We've all been there - you tell a little white lie to make yourself sound better, or to avoid starting an argument. Or maybe you diffuse a tense situation by altering the truth just a little bit. While standard social graces may dictate when to bend the truth just a little, ("You look great in that dress you just spent $500 on. No, really, you do.") there is a time and place for half-truths like that - and the job search is NOT the time or the place. In fact, when searching for a job or internship, honesty is the only policy to follow. A recent article from Career Builder goes into greater detail about reasons why candidates sometimes lie on their resumes or cover letters - and the alternative, which is to tell the truth:
"Dates of employment
Why job seekers lie: People think it's necessary to cover up or omit potentially negative employment situations like gaps between jobs or short-term employment, Mininni says.
How to spin it: Address discrepancies about dates of employment in your cover letter. Be honest about what you did during the breaks between employments and identify any relevant transferable skills you learned during that time.
"If you've only spent one month at a job, it should still be included in your employment history," Mininni says. More employers are conducting background checks and/or confirming dates of employment, so take a paragraph in your cover letter to say that you're looking for a job where you can really thrive and grow professionally -- you just haven't found it yet.
Why job seekers lie: There are many lies job seekers tell about education: alleging that they attended college when they didn't; declaring a degree at a school they never went to; or claiming to have a degree at all when they really never finished college.
How to spin it: "Companies are looking for the value you bring to the organization and often have 'or equivalent' statements in their job requirements," Mininni says. "If you have the equivalent amount of experience in lieu of a degree, you will want to highlight that experience."
If you went to college but didn't finish, don't focus on the lack of a degree. Instead, outline other education you acquired through professional certifications or company-sponsored education, she suggests.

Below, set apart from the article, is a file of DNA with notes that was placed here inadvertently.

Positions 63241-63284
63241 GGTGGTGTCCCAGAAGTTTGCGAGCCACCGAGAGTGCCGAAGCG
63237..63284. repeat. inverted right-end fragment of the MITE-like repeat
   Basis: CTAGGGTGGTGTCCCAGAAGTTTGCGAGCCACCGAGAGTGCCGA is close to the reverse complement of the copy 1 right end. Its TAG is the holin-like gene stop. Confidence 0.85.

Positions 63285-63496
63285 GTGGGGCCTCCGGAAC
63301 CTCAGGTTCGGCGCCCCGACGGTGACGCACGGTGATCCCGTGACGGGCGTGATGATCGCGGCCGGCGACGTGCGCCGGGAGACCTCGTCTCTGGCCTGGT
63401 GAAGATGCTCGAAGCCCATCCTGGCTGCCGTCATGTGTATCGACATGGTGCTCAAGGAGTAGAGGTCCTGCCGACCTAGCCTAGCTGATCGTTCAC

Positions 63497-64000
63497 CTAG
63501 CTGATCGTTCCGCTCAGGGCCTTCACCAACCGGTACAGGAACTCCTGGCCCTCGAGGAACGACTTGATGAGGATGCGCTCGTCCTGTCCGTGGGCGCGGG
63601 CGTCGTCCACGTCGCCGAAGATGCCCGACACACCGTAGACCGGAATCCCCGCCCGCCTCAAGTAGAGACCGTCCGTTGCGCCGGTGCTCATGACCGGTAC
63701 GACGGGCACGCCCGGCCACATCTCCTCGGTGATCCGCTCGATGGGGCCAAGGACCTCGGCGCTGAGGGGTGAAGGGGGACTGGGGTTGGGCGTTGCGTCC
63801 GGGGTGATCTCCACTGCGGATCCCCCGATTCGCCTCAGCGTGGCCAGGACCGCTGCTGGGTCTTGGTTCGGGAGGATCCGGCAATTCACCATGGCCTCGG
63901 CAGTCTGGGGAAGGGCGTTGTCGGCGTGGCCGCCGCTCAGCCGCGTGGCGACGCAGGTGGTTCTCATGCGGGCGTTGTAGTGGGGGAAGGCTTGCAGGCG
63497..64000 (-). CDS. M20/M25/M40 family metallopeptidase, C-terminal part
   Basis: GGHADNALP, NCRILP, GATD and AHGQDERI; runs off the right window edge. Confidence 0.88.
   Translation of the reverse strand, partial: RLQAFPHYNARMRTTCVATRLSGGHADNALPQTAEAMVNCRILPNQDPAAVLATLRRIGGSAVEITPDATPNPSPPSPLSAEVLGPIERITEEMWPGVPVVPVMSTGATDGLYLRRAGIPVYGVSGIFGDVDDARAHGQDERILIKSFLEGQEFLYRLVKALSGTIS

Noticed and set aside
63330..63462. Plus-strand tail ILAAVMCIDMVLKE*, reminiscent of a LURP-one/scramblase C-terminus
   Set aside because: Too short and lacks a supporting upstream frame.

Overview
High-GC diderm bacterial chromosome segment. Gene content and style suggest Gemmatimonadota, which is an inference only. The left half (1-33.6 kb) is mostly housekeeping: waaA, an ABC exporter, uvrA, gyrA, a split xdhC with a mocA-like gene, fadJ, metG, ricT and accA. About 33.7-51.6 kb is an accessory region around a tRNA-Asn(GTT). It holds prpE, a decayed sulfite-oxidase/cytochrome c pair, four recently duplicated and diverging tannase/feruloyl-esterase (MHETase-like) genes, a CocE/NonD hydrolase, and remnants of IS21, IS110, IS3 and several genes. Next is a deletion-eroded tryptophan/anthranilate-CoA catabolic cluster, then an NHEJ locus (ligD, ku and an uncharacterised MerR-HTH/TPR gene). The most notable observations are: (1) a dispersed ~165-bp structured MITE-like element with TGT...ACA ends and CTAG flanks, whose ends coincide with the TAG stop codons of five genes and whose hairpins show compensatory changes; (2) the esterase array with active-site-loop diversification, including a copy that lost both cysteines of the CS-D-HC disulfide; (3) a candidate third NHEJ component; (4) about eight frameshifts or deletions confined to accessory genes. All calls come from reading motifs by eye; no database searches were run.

Experience, accomplishments and job titles
Why job seekers lie: People often inflate previous experience, undertakings and job titles when they apply for jobs where they aren't qualified, Mininni says. "It's interesting how many people don't know their actual titles," she says. "If you don't know, don't guess. Ask your manager."
How to spin it: "If you don't have the required experience, focus on your natural talents. Are you known as the idea generator, the communicator or the process improver? This will be important to highlight and provide examples of how you have demonstrated those natural talents and how it aided the company," Mininni says.
Why job seekers lie: Candidates inflate their salaries in an effort increase their starting offers, Mininni says. Unfortunately, upon checking, the employer discovers the exaggeration.
How to spin it: Keep in mind the responsibilities of the position, the scope and the job market. If you've stayed at your company for 25 years and haven't received market increases, you may be behind the market. Researching what the current market pays is critical in knowing your leverage points when it comes time to talk salary.
Why job seekers lie: Some people lie through omission because the extent of their criminal record is a misdemeanor assault charge from high school. Others lie about more serious offenses. Perhaps they had a drug problem and got their nursing license taken away, or they were jailed for embezzlement.
How to spin it: Own up to the situation or use that experience to reinvent yourself, Mininni says. Look for jobs that don't tie in to your criminal background -- for example, if you had drug issues, don't try to work in medicine, and if you embezzled, don't work with money. Learn to use your skills in different ways and sell that to the employer."
In addition to these tips, there are other areas that you should always be upfront about when applying for jobs or internships - that includes your GPA, the courses you are taking, and the extracurriculars you're invovled in. For more information about "creative" GPA rounding and other no-nos that might come up for students or recent alumni, check out this CAPS blog post from earlier this academic year.
If you have questions or concerns about how to present yourself to a potential employer, come in to CAPS to talk about it (call 773/702-7040 to make an appointment). We can help you come up with a strategy to emphasize your accomplishments and strengths, without telling any white lies.
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